Will Media Report Ground Zero Mosque Imam's Tie With 9/11 Truther?

This is a RUSH transcript from "The O'Reilly Factor," September 13, 2010. This copy may not be in its final form and may be updated.

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BILL O'REILLY, HOST: In the "Weekdays With Bernie" segment tonight: Our intrepid analyst has been following the story we broke tonight about the Ground Zero mosque imam associating with a 9/11 truther.

Joining us from North Carolina is Bernie Goldberg. So, I think both you and I agree that this story is going to be downplayed, perhaps ignored, by most in the establishment media, correct?

BERNIE GOLDBERG, FOX NEWS CONTRIBUTOR: You really think that, Bill? No. I think that there's probably a better chance that a snowball would make it through a Saudi Arabian summer than this story will make it into the mainstream media. And -- and that's not just some crazy right- wing paranoia. Here's why I say that.

A few Sundays ago, The New York Times ran a page one profile of Imam Rauf, the so-called Ground Zero imam. It was a Valentine from beginning to end. It was also 1,900 words long, which is a very long piece for a newspaper. And they didn't -- they literally did not devote a single word, not one word, to the fact that 19 days after 9/11, the imam told Ed Bradley on "60 Minutes" that U.S. policies were accessories to the crime.

O'REILLY: Let me stop you there. Let me stop you there. And I want to be fair to Imam Rauf, who I did give the benefit of the doubt to, but now because he's -- because he's running away from this Khan story, now the imam is on my bad side. But let me stop you on that.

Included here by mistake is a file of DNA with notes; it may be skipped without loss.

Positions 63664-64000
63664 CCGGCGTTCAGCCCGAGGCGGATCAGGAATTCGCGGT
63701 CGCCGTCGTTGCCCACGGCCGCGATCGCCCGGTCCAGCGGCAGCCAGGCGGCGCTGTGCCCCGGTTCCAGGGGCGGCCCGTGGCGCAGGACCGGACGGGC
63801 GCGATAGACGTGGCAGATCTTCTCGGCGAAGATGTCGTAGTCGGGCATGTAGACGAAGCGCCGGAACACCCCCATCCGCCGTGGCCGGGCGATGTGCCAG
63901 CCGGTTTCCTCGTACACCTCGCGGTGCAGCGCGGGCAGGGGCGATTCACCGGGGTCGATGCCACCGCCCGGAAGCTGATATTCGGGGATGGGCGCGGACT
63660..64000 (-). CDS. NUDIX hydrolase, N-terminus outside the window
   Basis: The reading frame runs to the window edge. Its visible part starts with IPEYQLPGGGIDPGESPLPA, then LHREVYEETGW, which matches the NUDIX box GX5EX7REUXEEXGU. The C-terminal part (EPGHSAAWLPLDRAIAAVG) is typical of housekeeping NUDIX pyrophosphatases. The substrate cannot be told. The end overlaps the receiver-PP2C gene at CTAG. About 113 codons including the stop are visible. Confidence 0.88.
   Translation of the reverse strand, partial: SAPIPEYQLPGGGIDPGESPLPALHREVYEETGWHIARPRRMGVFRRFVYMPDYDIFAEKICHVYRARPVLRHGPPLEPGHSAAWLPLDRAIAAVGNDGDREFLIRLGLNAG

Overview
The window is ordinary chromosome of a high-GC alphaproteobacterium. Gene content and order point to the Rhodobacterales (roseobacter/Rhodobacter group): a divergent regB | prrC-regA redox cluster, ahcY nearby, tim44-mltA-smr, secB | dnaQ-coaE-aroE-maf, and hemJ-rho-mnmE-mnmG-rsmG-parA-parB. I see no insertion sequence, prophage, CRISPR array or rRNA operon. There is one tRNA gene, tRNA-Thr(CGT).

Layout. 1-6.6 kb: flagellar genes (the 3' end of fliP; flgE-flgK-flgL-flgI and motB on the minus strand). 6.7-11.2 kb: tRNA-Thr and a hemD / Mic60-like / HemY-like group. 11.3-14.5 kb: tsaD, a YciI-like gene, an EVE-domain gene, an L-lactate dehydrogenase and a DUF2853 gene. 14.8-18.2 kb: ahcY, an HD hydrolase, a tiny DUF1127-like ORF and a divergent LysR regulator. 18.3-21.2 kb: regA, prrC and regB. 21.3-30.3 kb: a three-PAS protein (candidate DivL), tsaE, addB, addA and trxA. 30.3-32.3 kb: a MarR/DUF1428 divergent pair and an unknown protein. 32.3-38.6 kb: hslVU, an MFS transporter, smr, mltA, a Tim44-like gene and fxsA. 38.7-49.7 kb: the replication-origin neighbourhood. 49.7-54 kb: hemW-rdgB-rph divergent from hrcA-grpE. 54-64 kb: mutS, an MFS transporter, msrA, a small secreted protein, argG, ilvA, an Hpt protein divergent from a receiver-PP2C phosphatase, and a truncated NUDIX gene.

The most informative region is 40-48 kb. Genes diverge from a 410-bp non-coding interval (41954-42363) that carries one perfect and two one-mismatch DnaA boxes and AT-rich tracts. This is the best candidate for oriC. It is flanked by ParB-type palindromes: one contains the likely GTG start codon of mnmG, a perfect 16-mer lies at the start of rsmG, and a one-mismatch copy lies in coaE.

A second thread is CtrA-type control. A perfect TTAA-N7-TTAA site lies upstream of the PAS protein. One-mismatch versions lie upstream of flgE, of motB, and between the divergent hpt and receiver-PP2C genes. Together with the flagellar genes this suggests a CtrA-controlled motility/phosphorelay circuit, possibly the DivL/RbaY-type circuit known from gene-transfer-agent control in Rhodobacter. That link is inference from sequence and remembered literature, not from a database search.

The prevailing wisdom in the Muslim world, among moderate Muslims and even Muslims who like America, is that America foreign policy, the way it was handled for 30, 40 years was responsible for radicalizing some people because we have a presence in the Gulf. We take their oil. We support despots in some countries, Saudi Arabia and others. That we do all of these things, that we intrude on the Muslim world.

That's not a radical position. You can debate it one way or the other, but it's not a radical. So I didn't -- I wasn't resentful when Rauf said that to Ed Bradley. Although saying it so close to 9/11 and making an excuse, that's what it came -- and you saw Ed Bradley's expression. Ed Bradley went up like, "Are you saying that we're responsible?" I mean, that's how it came off. You are right.

GOLDBERG: You left out -- you left out one thing from your incredibly long list there, Bill. And that is support for Israel. So, if the United States decides that it's in its self-interest to support Israel, what, then we should expect these crazy lunatics to fly airplanes into buildings? And then our policies are accessories to the crime?

Second thing you said that I want to take issue with, you said moderate Muslims around the world think. Let me tell you something, Bill. A moderate in the Muslim world is very different from a moderate by American values. Very different.

O'REILLY: No, I know. I define moderate -- moderate Muslims as people who don't hate America.

GOLDBERG: I understand your argument, but with all due respect, I'm not terribly impressed by it. Let me just finish my point. And that is that, in 1,900 words they didn't mention this...